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dc.contributor.authorCiuffetelli, Ryan
dc.description.abstractIn much of the published literature, revenge and goal achievement are studied as disparate fields. The present study attempts to unify these two fields by investigating whether motivation to get revenge can spur goal achievement. University students (N = 130) were randomly assigned, in an online-survey format, to play an economic game with a fair or unfair partner. Previous study showed playing with an unfair partner, unlike playing with a fair partner, can lead to revenge motivation. Uniquely, rather than using real currency like most studies with economic games, valueless “virtual units” were used. Next, participants were offered the chance to compete against their economic game partner in completing anagrams, some of which were impossible. Then, revenge motivation, goal complex, and task enjoyment measures were collected. As expected, participants that played with an unfair partner were more likely to harbor feelings of revenge than those who played with a fair partner. However, counter to expectations, motivation to get revenge did not significantly predict perseverance on impossible anagrams. While these findings are unable to establish the hypothesized link between revenge motivation and goal achievement, they do show that virtual currencies can be used in economic games in some circumstances, opening up new avenues for future research.en_US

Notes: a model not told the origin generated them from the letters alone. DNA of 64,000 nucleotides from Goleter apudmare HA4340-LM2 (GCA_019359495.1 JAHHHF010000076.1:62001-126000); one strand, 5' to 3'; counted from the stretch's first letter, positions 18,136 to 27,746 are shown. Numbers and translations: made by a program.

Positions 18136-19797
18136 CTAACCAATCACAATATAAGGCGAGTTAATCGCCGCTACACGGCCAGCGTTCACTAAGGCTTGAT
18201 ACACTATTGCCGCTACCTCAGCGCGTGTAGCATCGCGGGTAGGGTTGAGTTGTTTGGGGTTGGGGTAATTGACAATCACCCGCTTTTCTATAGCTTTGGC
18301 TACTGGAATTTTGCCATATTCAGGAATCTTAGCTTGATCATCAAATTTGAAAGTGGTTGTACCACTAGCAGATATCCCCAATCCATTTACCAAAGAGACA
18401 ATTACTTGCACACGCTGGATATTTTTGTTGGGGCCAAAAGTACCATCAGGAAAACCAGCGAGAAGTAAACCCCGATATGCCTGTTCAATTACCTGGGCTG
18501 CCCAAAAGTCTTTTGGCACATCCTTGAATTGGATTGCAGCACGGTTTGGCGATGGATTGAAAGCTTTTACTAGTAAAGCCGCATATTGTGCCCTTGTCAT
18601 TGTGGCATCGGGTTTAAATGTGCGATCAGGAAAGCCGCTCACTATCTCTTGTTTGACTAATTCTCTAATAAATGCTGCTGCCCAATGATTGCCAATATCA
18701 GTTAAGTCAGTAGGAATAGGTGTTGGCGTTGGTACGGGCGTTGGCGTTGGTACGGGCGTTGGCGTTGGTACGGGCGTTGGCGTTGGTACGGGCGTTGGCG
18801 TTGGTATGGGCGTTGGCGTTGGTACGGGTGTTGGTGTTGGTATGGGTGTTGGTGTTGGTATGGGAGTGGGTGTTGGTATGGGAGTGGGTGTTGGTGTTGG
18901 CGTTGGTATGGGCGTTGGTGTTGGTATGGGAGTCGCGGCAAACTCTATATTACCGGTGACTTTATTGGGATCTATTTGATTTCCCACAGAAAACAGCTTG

dc.rightsAttribution-NonCommercial-NoDerivs 3.0 United States*
dc.subjectResearch Subject Categories::SOCIAL SCIENCES::Social sciences::Psychologyen_US
dc.subjectAchievement motivationen_US
dc.subjectMotivation (Psychology)en_US
dc.titleSuccess will be the best revenge : revenge as motivation for goal pursuiten_US
dc.description.institutionSUNY College at New Paltz

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Attribution-NonCommercial-NoDerivs 3.0 United States
Except where otherwise noted, this item's license is described as Attribution-NonCommercial-NoDerivs 3.0 United States